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Yes, we get the joke, but ‘boffin’ still needs to go

29 March 2023

By Rachel Youngman, IOP Deputy Chief Executive


Keen tabloid watchers will have spotted the excitable reaction from the Daily Star to our campaign on the media reporting of science this week.

Our call to the tabloids to stop using the word ‘boffin’ as a catch-all term to describe scientists, experts and all assorted clever or qualified people was given the full treatment.

‘Boffins: Don’t call us Boffins’ ran the front-page headline. And the Star followed up with a trenchant defence of the word ‘boffin’ in all of its questionable glory, complete with a readers’ campaign to ‘Save the Boffin.’

But it is a conversation we are proud to be having and some knock-about from the red-tops won’t stop us having it.

Our survey of 1,000 young people and more than 1,500 adults found that ‘boffin’ is a confusing and heavily gendered term which could be putting people off studying science.

This is at a time when pretty much everyone agrees that we have a desperate need to recruit more scientists. Even the Parliamentary Science and Technology Committee in its report last week called for action that truly ‘moves the dial’ on encouraging a more diverse set of people to study physics, further maths and computing.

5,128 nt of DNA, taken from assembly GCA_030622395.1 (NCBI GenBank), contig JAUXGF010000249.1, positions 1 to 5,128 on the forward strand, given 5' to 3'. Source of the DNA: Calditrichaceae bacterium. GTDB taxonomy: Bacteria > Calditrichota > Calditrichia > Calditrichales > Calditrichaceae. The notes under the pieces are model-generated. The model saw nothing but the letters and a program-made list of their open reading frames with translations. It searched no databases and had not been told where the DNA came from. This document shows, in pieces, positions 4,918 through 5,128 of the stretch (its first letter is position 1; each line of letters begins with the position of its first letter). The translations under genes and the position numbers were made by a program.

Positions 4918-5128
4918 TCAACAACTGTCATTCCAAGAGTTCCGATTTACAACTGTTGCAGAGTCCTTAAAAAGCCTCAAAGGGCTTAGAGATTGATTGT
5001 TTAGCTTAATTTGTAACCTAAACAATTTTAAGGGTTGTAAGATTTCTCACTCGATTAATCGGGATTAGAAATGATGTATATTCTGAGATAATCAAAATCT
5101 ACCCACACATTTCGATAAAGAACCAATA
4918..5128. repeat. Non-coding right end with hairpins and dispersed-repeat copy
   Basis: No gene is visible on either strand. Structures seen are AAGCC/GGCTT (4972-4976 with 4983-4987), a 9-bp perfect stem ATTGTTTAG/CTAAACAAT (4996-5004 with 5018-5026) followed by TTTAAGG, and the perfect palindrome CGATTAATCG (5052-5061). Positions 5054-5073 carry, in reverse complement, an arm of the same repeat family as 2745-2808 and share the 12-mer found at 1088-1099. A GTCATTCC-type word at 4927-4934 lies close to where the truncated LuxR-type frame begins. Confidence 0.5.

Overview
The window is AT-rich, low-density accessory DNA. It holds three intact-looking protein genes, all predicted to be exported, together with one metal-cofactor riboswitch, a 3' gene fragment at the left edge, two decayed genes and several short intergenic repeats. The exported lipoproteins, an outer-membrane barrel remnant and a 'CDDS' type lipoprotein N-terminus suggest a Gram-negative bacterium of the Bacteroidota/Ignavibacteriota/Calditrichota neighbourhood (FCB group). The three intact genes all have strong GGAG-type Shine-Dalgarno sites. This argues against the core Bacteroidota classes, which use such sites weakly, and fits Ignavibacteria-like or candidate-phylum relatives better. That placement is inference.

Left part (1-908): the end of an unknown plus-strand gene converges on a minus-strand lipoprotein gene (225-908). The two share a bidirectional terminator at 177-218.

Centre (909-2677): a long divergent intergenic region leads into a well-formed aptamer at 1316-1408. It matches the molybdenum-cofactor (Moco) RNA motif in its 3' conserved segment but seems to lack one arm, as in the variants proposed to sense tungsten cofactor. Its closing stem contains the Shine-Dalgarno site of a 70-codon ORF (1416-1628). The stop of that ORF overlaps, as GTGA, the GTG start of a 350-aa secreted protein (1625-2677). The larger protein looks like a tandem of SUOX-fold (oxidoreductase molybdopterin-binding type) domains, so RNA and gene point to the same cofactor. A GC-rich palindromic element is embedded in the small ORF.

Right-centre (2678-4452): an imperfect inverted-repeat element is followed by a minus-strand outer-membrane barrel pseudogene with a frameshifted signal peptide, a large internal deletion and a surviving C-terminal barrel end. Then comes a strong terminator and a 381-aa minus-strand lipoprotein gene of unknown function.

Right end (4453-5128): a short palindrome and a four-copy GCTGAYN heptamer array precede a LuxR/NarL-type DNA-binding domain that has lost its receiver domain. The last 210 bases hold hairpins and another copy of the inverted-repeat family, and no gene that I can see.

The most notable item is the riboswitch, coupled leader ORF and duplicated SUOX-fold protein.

Well, we think the media can help turn that dial a notch or two, and both our research and our experience working with young people has told us that language like ‘boffin’ makes science feel oddball, alien and unfamiliar. We believe our scientists deserve better and we think our young people need a more accurate picture of what being a scientist involves.

In describing today’s physicists, and encouraging tomorrow’s, the IOP believes it is important to recognise that negative stereotypes in the media can discourage and deter young people from studying physics and contribute to the lack of diversity in the physics community. Journalists can play a big part in changing this. 

We have also published today our media guidelines, which are designed to tackle negative images which can easily become embedded in the minds of those trusting their favoured media outlets, potentially reinforcing stereotypes and perpetuating untrue representations of certain groups of people. 

We will continue to argue our case for media reporting of science that is fun, lively and engaging but that doesn’t resort to outdated caricatures and stereotypes which should be despatched to the twilight home for hackneyed tabloid jargon.

It is high time to Bin the Boffin. Please back our Limit Less campaign on social media by following @PhysicsNews and retweeting your sightings of the word ‘Boffin’ in the wild.